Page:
Format

Send to

Choose Destination
J Diabetes Complications. 2017 May;31(5):869-873. doi: 10.1016/j.jdiacomp.2017.02.009. Epub 2017 Feb 21.

High rates of severe hypoglycemia among African American patients with diabetes: the surveillance, prevention, and Management of Diabetes Mellitus (SUPREME-DM) network.

Author information

1
Division of Research, Kaiser Permanente Northern California, 2000 Broadway, Oakland, CA 94612. Electronic address: andy.j.karter@kp.org.
2
Section of Endocrinology, Department of Internal Medicine, Yale School of Medicine, PO Box 208020, New Haven, CT 06520.
3
HealthPartners Institute, P.O. Box 1524, Minneapolis, MN 55440.
4
Division of Research, Kaiser Permanente Northern California, 2000 Broadway, Oakland, CA 94612.
5
Institute for Health Research, Kaiser Permanente Colorado, PO Box 378066, Denver, CO 80237.
6
Department of Research and Evaluation, Kaiser Permanente Southern California, 100 South Los Robles Avenue, 2nd Floor, Pasadena, CA 91101.
7
Kaiser Permanente Center for Health Research, Kaiser Permanente Northwest, 3800 N. Interstate Avenue, Portland, OR 97227.
8
Group Health Research Institute, 1730 Minor Ave, Suite 1600, Seattle, WA 98101.
9
Department of Endocrinology, Marshfield Clinic, 1000 North Oak Avenue, Marshfield, WI 54449.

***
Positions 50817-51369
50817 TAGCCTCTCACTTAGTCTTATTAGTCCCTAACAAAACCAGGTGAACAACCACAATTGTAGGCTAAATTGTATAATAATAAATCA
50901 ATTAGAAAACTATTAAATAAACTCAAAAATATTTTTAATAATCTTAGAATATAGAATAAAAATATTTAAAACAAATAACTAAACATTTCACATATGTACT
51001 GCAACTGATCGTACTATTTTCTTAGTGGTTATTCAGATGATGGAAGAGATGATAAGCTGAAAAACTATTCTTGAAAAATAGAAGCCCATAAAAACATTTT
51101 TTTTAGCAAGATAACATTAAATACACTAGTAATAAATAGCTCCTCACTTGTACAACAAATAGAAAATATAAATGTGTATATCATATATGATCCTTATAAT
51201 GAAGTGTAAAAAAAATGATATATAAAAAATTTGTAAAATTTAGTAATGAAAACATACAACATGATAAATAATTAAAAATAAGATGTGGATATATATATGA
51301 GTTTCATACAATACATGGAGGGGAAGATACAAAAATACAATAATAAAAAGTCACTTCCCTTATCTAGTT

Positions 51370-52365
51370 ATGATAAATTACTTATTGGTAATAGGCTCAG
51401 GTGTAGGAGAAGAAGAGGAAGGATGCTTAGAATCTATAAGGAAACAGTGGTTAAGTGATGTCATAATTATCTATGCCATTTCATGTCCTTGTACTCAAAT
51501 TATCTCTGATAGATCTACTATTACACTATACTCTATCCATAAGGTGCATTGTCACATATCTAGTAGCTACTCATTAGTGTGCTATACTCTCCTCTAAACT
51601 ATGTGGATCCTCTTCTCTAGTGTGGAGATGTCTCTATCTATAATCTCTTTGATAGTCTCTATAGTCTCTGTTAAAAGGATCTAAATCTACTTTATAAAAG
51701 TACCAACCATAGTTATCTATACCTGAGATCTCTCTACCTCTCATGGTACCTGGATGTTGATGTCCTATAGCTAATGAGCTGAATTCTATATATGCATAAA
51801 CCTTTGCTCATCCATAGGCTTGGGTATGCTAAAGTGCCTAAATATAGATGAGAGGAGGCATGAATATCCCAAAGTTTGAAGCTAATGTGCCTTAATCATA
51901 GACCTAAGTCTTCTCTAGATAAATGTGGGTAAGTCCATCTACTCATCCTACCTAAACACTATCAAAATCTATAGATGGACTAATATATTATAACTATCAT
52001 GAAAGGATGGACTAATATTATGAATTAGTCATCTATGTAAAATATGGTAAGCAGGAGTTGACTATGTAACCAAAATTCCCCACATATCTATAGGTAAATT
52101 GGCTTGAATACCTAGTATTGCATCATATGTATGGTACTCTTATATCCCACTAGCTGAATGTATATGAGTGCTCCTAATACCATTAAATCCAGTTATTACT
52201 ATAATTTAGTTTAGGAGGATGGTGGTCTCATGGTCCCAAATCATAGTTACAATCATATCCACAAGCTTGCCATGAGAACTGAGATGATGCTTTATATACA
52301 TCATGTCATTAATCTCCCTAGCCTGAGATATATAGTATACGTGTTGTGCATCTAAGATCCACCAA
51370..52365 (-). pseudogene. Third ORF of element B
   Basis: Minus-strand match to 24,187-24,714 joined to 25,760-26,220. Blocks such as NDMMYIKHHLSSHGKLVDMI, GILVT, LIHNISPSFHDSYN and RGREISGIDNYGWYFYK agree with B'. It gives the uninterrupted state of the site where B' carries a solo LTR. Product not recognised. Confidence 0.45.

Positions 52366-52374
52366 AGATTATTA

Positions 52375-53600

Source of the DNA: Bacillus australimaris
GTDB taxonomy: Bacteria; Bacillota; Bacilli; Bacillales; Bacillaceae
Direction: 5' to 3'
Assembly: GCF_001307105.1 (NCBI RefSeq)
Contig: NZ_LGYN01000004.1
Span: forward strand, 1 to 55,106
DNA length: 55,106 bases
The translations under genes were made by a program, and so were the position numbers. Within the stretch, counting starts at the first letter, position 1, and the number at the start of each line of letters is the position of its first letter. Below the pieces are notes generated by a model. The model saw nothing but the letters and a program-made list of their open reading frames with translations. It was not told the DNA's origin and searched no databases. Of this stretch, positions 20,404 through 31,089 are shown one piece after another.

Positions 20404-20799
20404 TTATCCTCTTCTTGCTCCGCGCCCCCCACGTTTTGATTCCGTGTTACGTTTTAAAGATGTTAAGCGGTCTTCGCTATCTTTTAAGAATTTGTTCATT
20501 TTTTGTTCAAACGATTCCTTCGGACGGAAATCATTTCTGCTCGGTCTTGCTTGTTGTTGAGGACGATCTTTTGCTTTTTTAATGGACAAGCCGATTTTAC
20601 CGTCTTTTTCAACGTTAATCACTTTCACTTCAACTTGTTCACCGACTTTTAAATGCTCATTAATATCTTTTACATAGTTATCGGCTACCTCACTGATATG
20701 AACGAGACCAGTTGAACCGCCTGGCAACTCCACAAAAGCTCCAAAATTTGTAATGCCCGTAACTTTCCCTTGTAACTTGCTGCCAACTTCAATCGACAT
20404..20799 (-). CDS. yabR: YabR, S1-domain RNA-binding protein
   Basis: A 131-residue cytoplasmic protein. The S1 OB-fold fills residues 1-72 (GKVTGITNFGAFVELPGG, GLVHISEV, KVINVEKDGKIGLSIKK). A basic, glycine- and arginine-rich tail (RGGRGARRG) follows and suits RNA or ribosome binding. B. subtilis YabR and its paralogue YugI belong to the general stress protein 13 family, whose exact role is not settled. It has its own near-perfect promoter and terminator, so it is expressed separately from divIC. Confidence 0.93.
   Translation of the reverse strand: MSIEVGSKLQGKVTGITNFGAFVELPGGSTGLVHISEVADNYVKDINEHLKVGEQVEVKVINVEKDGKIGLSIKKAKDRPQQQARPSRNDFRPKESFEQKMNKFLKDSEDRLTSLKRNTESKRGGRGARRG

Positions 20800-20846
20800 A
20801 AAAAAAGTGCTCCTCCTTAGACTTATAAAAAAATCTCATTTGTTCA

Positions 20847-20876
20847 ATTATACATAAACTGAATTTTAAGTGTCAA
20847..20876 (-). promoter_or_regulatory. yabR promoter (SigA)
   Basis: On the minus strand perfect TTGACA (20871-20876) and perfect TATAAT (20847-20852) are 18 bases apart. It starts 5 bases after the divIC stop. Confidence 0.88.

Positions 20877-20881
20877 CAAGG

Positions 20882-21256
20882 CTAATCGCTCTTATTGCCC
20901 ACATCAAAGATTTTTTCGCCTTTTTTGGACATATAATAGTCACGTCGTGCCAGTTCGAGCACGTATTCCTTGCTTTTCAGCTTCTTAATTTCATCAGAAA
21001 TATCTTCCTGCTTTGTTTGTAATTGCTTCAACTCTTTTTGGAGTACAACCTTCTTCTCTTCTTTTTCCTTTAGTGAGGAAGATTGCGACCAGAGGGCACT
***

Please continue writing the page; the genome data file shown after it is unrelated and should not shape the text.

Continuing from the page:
10
Center for Health Research, Kaiser Permanente Hawaii, 501 Alakawa Street, Suite 201, Honolulu, HI 96817.
11
Center for Clinical and Outcomes Research, Kaiser Permanente Georgia, 3495 Piedmont Road NE, Building 11, Suite 110, Atlanta, GA 30305.
12
Department of Medicine, New York University (NYU) Lutheran, 150 55th St, Brooklyn, NY 11220.

Abstract

AIMS:

Seven-year surveillance study (2005-2011) to evaluate race/ethnic differences in the trends in rates of severe hypoglycemia (SH) in a population of insured, at-risk adults with diabetes.

METHODS:

SH events were identified via any primary or principal diagnosis from emergency department or inpatient encounters among African American, Asian, Latino and White adult diabetes patients treated with insulin or secretagogues (Sulfonylureas or Meglitinides), receiving care from integrated healthcare delivery systems across the United States. We calculated age- and sex-standardized annual SH rates and average annual percent change (AAPC) in SH rates.

RESULTS:

Annual SH rates ranged from 1.8% to 2.1% during this 7-year observation period (2,200,471 person-years). African Americans had consistently higher SH rates compared with Whites, while Latinos and Asians had consistently lower rates compared with Whites in each of the 7 years (all p < 0.01). The trend increased significantly only among African Americans (AAPC = +4.3%; 95% CI: +2.1, +6.5%); in the other groups, the AAPC was not significantly different from zero.

CONCLUSIONS:

Surveillance efforts should monitor the racial/ethnic-specific rates. The factors underlying substantially higher rates of hypoglycemia in African Americans should be evaluated. Clinically and culturally-appropriate strategies to reduce the risk of SH need to be developed and tested.

KEYWORDS:

Complications; Hypoglycemia; Insulin; Insulin secretagogues; Racial differences; Sulfonylureas

PMID:
28319006
PMCID:
PMC5491095
DOI:
10.1016/j.jdiacomp.2017.02.009
[Indexed for MEDLINE]
Free PMC Article

Supplemental Content

Full text links

Icon for Elsevier Science Icon for PubMed Central
Loading ...
Support Center